The consumers price index (CPI), New Zealand’s best known measure of inflation, measures the rate of price change of goods and services purchased by households. The CPI consists of a basket of goods and services that represent purchases made by households. The goods and services in the basket, and their relative importance, are reviewed every three years to ensure the basket remains up to date.
There are about 649 goods and services included in the basket. They are classified into 11 groups:
- alcoholic beverages and tobacco
- clothing and footwear
- housing and household utilities
- household contents and services
- recreation and culture
- miscellaneous goods and services.
These groups are then broken down further into 45 subgroups and then into 107 classes. The CPI is reported each quarter down to the class level.
After a review in 2020 the following goods or services have been added and removed from the CPI
Items that have been included in the basket of goods
Items that have been removed in the basket of goods
The rise in house prices in New Zealand has been against all expectations. Four indicators tend to have the biggest impact on house prices:
Lower interest rates seem to be the main reason for the major increase in prices but there is fear amongst consumers if they don’t purchase a property now they will miss out on the market as prices start to escalate. With interest rates being predicted to remain low for till at least the end of next year it is likely that house prices will remain elevated with no major correction. However as with most housing markets there will become a time when over-zealous investors push prices to non-sustainable levels. If house price to income and rent ratios blow out then owning a house will simply become an untenable option for a greater proportion of the population. Ultimately, prices will then have to move. Below is a useful graph showing house prices in New Zealand since 1963 – generally on the up for the vast majority of the period.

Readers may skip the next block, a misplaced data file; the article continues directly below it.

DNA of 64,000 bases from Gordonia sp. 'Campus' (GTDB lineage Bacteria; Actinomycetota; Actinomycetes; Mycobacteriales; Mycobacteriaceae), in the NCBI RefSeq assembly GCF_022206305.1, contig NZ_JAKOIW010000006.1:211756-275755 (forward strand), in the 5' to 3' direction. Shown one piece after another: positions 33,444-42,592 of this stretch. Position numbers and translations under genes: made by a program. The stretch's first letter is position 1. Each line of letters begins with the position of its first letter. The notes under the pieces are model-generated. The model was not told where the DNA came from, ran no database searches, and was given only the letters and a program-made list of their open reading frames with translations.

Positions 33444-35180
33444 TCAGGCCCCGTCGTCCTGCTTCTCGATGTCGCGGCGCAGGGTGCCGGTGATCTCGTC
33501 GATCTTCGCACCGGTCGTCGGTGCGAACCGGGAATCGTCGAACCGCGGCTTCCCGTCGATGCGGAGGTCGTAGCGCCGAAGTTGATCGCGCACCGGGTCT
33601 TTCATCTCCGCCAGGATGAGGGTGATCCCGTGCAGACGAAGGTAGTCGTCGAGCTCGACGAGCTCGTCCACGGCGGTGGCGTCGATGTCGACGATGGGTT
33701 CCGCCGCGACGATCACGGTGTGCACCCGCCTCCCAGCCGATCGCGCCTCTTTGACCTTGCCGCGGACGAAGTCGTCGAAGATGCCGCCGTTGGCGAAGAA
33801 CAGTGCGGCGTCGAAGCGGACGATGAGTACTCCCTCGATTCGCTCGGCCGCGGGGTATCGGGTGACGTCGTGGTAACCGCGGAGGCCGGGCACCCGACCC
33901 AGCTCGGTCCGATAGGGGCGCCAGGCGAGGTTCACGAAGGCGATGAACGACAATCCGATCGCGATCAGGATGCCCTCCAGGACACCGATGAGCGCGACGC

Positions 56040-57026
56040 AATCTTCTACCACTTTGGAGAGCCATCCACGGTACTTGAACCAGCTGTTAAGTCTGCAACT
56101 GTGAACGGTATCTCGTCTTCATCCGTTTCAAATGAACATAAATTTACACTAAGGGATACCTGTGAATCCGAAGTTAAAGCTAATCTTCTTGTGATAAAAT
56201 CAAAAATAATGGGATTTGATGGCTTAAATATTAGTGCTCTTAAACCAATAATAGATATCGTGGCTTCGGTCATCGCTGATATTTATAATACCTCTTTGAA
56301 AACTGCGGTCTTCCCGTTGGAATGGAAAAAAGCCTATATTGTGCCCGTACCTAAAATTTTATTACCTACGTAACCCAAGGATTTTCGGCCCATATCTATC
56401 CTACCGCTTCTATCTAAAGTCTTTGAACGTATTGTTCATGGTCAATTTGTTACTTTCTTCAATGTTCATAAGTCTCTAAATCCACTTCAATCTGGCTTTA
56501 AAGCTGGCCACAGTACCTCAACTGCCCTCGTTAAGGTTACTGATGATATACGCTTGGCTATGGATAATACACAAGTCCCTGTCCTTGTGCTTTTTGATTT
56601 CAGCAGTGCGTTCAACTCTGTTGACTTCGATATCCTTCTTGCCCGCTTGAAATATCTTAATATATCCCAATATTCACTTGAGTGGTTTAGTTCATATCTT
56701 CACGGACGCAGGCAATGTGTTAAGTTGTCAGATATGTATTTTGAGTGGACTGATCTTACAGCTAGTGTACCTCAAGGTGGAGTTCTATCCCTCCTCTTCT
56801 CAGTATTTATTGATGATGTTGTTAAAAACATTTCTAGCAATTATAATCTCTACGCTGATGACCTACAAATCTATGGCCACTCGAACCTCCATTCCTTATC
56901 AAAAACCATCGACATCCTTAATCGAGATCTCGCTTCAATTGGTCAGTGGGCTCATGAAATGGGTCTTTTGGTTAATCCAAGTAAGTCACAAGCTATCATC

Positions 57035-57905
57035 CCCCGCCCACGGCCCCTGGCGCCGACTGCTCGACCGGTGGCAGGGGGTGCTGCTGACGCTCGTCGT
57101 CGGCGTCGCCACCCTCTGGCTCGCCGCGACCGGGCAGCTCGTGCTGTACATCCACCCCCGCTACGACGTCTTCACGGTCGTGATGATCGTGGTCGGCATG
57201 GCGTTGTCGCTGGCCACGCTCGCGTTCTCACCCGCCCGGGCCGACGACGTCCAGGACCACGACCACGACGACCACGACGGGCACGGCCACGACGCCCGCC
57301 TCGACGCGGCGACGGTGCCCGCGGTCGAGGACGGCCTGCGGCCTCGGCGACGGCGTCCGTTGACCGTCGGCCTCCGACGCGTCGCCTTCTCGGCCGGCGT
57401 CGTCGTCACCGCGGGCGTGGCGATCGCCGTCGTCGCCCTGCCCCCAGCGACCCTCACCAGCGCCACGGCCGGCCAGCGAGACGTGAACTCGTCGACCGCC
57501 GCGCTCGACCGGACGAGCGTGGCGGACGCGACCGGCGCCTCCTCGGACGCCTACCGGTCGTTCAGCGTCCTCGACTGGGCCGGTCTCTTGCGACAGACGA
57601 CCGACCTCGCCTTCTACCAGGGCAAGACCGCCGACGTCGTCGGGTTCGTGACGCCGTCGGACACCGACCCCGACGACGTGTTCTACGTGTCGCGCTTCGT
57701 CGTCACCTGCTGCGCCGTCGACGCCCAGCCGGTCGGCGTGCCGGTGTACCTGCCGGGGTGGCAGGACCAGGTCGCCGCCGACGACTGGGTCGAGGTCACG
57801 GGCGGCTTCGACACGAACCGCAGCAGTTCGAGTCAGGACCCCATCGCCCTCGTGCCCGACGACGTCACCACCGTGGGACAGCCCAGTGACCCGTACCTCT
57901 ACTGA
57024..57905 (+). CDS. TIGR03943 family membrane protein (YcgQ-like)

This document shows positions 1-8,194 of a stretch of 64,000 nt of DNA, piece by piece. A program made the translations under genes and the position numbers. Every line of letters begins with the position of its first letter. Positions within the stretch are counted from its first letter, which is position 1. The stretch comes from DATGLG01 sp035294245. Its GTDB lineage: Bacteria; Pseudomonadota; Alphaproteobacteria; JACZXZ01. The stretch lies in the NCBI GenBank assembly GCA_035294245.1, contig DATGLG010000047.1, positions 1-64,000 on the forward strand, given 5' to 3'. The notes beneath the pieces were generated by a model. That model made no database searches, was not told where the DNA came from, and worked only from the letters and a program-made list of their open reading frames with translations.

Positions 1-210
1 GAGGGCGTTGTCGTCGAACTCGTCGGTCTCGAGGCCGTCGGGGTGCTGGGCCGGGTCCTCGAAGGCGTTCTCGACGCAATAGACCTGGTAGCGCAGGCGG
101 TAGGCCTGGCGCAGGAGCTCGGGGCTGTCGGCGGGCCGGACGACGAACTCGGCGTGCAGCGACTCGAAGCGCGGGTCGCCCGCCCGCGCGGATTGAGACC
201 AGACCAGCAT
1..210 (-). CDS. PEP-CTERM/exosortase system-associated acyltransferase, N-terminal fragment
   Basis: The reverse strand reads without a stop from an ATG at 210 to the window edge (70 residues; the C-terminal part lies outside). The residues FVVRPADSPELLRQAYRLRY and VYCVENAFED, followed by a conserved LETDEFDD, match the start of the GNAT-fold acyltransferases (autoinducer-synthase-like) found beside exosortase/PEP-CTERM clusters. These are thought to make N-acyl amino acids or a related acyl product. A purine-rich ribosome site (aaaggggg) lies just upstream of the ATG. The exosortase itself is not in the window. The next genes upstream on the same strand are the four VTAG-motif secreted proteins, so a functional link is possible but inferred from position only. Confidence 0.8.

Source: RESEARCH ECONOMY WATCH – BNZ 15th October 2020
Here are some revision notes on inflation and a diagram that I have found useful. As well as cost-push and demand-pull inflation remember:
In recent years more attention has been paid to the psychological effects which rising prices have on people’s behaviour. The various groups which make up the economy, acting in their own self-interest, will actually cause inflation to rise faster than otherwise would be the case if they believe rising prices are set to continue.
Workers, who have tended to get wage rises to ‘catch up’ with previous price increases, will attempt to gain a little extra compensate them for the expected further inflation, especially if they cannot negotiate wage increases for another year. Consumers, in belief that prices will keep rising, buy now to beat the price rises, but this extra buying adds to demand pressures on prices. In a country such as New Zealand’s before the 1990’s, with the absence of competition in many sectors of the economy, this behaviour reinforces inflationary pressures. ‘Breaking the inflationary cycle’ is an important part of permanently reducing inflation. If people believe prices will remain stable, they won’t, for example, buy land and property as a speculation to protect themselves.
Part of the CIE A2 macro syllabus focuses on the wage price spiral which relates to the Phillips Curve. Here are some excellent notes that I picked up from Russell Tillson in my early days teaching at Epsom College in London. As from previous posts, the Phillips Curve analysed data for money wages against the rate of unemployment over the period 1862-1958. Money wages and prices were seen to be strongly correlated, mainly because the former are the most significant costs of production. Hence the resulting curve purported to provide a “trade-off’ between inflation and unemployment – i.e. the government could ‘select’ its desired position on the curve. During the 1970’s higher rates of inflation than previously were associated with any given level of unemployment. It was generally considered that the whole curve had shifted right – i.e. to achieve full employment a higher rate of inflation than previously had to be accepted. Milton Friedman’s expectations-augmented Phillips Curve denies the existence of any long-run trade off between inflation and unemployment. In short, attempts to reduce unemployment below its natural rate by fiscal reflation will succeed only at the cost of generating a wage-price spiral, as wages are quickly cancelled out by increases in prices.